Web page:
Fact or Fiction

Where do loons go in the winter.

Where does Larry the Loon go in Winter--you would be surprised perhaps. 

In an effort to beat the Holiday Rush, Larry the Loon flew south early only to find his loon friends just fly to the ocean on the East Coast for winter."


Loons certainly are my favorite. I see them come early in spring even when the ice has not fully melted. A was there when a pair showed up on Swains Lake in Barrington with ice patches still floating about. I saw twelve come flying in to the edge of the ice melt in a cove on Jenness Pond in Northwood and later I witnessed the day 2 loon chicks born on a man-made protective floating nest platform on Jenness Pond, and then create 2 chicks in spring with each sharing time to sit on the eggs. I saw 24 together on Little Bow in Northwood, and a record 24 loons on Ayers Lake in Barrington.

But I live in New Hampshire and see droves of people-and birds-flock south in winter. I mean why not. But have you seen a loon try to fly. It takes half a lake to take off. So where do they actually go and why. 

Well according to satellite tracking performed by the Loon Preservation Committees the loon makes its way to the Atlantic Ocean between Maine and Rhode Island. Loons must adapt to life in the salt water. They have salt glands in their skull between their eyes that remove the salt from the water and the fish they eat and then remove it from ducts in their beak--how do they know this stuff I am now sure.

The reasons are unique as well. For one the salt water doesn't freeze, and a loon's livelihood is in the water the oceans provide deep and clear waters to dive and fish in. The adult loons leave their chicks behind until their feathers become long enough to support their own weight. It is also time for the young ones to become mature and strong enough to be independent and capable of surviving on their own before taking the trip to the ocean.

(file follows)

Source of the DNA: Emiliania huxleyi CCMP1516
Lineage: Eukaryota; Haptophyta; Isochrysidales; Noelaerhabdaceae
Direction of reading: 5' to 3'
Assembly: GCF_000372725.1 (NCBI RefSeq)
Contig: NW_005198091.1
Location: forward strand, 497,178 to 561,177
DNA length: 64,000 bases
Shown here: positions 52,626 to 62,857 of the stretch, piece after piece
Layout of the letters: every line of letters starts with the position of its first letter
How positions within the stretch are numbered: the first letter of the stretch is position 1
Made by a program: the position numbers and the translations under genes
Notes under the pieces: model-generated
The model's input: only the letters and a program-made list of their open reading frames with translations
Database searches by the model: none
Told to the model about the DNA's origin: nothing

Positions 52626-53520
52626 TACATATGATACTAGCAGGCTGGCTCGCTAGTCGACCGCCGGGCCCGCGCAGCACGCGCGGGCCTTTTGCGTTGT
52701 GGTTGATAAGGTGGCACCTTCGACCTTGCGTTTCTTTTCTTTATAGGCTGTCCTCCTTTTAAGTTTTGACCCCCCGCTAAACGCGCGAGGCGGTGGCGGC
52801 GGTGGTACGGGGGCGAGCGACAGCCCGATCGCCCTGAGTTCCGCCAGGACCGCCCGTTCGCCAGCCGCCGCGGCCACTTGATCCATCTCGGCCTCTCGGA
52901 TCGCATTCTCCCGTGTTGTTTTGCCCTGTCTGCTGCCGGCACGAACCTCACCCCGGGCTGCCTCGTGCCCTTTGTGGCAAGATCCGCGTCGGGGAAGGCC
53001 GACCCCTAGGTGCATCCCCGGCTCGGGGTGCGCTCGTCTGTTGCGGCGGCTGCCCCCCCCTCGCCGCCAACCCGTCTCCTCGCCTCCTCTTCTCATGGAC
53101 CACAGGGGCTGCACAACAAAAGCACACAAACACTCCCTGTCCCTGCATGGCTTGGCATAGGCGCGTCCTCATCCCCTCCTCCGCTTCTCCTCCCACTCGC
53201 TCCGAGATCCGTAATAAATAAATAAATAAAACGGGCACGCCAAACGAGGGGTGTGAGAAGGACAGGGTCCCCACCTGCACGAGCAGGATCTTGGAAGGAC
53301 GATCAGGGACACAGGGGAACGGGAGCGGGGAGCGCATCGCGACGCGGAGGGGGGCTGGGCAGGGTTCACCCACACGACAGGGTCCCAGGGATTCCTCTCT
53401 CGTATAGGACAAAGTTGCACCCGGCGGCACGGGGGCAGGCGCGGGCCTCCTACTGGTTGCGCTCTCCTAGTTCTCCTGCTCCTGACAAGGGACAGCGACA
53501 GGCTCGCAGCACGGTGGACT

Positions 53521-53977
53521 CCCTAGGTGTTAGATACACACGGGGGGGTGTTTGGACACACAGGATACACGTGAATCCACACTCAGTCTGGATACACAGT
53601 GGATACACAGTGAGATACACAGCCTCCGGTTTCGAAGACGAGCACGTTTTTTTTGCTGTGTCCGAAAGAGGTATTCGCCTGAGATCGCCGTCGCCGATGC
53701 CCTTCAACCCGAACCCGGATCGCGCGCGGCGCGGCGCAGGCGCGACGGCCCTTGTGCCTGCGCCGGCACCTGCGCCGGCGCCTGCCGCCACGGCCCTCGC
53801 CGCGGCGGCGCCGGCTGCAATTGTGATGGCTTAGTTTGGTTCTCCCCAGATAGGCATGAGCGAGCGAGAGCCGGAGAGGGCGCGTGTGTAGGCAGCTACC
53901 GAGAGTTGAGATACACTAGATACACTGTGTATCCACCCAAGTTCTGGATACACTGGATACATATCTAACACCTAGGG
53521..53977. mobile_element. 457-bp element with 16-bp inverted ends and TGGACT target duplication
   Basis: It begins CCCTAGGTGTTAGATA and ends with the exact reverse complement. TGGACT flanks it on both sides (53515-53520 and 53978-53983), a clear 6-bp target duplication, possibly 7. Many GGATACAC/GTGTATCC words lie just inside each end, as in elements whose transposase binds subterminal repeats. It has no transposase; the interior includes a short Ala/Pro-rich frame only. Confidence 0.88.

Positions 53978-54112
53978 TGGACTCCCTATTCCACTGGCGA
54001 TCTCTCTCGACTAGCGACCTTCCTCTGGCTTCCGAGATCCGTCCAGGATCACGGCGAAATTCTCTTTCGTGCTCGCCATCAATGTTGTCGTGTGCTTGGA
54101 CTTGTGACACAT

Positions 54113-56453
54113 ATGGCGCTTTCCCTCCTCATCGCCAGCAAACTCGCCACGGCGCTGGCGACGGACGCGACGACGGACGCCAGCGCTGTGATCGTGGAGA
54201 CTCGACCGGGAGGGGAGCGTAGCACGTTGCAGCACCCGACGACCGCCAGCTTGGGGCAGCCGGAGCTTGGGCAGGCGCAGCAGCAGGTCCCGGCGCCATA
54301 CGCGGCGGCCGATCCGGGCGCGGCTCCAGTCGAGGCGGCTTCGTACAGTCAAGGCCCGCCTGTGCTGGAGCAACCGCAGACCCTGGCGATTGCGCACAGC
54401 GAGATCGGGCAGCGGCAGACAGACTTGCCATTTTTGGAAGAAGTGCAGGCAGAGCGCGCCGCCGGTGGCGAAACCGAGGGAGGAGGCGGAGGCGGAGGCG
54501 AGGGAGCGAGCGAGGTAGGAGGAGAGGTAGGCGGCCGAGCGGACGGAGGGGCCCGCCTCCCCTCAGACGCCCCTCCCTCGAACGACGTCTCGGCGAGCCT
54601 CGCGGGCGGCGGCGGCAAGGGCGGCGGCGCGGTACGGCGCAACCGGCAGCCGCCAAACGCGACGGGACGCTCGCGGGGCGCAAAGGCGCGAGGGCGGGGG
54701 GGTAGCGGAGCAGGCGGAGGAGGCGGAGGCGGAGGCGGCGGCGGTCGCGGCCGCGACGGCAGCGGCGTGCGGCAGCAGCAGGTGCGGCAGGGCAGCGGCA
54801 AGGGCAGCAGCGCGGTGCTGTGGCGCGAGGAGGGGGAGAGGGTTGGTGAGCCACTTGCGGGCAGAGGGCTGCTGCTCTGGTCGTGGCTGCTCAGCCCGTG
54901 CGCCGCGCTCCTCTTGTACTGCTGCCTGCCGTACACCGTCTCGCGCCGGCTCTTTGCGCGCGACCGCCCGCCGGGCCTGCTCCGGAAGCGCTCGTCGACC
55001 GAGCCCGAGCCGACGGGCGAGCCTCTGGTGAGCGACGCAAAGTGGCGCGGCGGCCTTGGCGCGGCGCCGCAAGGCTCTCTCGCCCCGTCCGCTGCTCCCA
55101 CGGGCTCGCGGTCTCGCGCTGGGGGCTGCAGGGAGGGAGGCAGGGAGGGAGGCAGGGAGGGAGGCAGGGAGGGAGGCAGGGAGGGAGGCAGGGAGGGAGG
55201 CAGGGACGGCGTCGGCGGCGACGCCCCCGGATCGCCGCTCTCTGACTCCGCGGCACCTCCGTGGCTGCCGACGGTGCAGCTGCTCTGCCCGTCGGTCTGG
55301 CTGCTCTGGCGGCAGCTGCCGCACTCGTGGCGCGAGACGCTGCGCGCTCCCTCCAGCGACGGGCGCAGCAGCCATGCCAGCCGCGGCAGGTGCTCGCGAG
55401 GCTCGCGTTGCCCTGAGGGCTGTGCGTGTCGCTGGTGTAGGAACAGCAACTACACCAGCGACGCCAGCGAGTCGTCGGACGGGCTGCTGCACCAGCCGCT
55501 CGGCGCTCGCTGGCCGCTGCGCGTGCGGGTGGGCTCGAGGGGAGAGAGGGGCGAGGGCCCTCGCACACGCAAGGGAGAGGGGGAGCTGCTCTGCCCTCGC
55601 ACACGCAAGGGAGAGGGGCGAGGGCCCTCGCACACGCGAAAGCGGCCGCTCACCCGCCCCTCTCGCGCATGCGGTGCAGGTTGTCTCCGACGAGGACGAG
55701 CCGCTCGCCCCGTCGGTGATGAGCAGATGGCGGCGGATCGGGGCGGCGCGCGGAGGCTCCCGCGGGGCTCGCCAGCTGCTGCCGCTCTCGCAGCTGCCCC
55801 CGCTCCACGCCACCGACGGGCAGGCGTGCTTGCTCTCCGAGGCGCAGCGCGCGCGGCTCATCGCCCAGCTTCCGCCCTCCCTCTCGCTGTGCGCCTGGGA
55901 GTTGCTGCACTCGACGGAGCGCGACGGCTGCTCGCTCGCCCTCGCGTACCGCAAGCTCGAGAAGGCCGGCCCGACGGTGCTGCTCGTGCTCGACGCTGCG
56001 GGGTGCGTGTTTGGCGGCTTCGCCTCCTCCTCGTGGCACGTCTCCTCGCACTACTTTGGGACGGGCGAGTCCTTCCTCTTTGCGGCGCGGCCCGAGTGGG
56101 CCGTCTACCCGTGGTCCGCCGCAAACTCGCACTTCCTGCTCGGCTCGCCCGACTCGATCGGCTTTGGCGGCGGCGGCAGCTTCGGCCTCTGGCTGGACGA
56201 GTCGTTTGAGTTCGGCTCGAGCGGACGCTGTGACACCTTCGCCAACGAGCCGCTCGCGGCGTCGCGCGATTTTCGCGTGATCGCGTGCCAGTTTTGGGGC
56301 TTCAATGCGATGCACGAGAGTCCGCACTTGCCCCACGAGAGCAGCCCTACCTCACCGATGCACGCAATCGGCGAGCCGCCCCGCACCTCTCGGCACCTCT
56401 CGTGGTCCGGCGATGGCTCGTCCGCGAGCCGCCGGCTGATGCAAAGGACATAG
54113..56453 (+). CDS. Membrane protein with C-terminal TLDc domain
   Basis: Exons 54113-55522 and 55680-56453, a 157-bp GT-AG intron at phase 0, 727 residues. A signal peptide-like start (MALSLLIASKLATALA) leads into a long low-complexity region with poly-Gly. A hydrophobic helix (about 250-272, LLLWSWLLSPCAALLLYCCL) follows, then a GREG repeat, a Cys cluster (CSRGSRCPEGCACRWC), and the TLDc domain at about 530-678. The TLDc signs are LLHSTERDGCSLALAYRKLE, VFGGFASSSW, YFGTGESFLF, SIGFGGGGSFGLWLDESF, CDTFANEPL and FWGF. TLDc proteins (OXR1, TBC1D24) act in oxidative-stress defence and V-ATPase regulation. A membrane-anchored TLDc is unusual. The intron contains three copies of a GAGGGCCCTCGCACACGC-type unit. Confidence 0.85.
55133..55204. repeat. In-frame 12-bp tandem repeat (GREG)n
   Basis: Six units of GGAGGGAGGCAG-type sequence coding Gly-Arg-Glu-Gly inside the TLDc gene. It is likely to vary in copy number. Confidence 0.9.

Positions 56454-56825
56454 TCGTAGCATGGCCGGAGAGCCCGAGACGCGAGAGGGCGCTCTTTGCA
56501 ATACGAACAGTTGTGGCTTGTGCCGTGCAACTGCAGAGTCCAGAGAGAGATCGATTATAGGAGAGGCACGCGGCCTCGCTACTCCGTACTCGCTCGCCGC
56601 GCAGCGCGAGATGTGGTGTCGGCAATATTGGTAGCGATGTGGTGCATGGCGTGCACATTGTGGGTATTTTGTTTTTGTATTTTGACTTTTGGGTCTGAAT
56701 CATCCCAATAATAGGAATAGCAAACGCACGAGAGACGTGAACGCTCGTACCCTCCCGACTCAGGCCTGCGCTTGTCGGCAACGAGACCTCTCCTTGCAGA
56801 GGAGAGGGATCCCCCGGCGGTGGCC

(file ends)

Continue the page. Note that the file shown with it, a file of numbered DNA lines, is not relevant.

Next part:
For two, the warmer waters bring all kinds of different predators like Alligators plus the water actually is too warm for them to dive.  I think maybe the long trip is just too much of an effort.

Life on the ocean isn't easy. There have to get use to a totally new diet, and then there are big waves and rougher weather, marine pollution and nasty parasites not seen on their fresh water homes.sea side. One of their biggest challenges has to do with molting and getting their feathers ready to make the trim back to their birth lakes in New Hampshire. It takes two to three weeks to molt they are not able to fly and face a lot of dangers. This becomes a stressful time in their lives. Yet I am told that they mate for life so maybe, perhaps their solid relationships help to deal with hard times.

In New Hampshire ice out is a big mystery for us humans to know the moment when the ice that has covered Lake Winnipesaukee that melts enough that the iconic M/S Mount Washington cruise ship can navigate between all of its ports in Alton Bay, Center Harbor, Weirs Beach, Meredith and Wolfeboro. Yet somehow the loon has the ability to pretty much pretty muchLoons will typically arrive on New Hampshire’s lakes and ponds just after ice-out, sometimes on the very next day!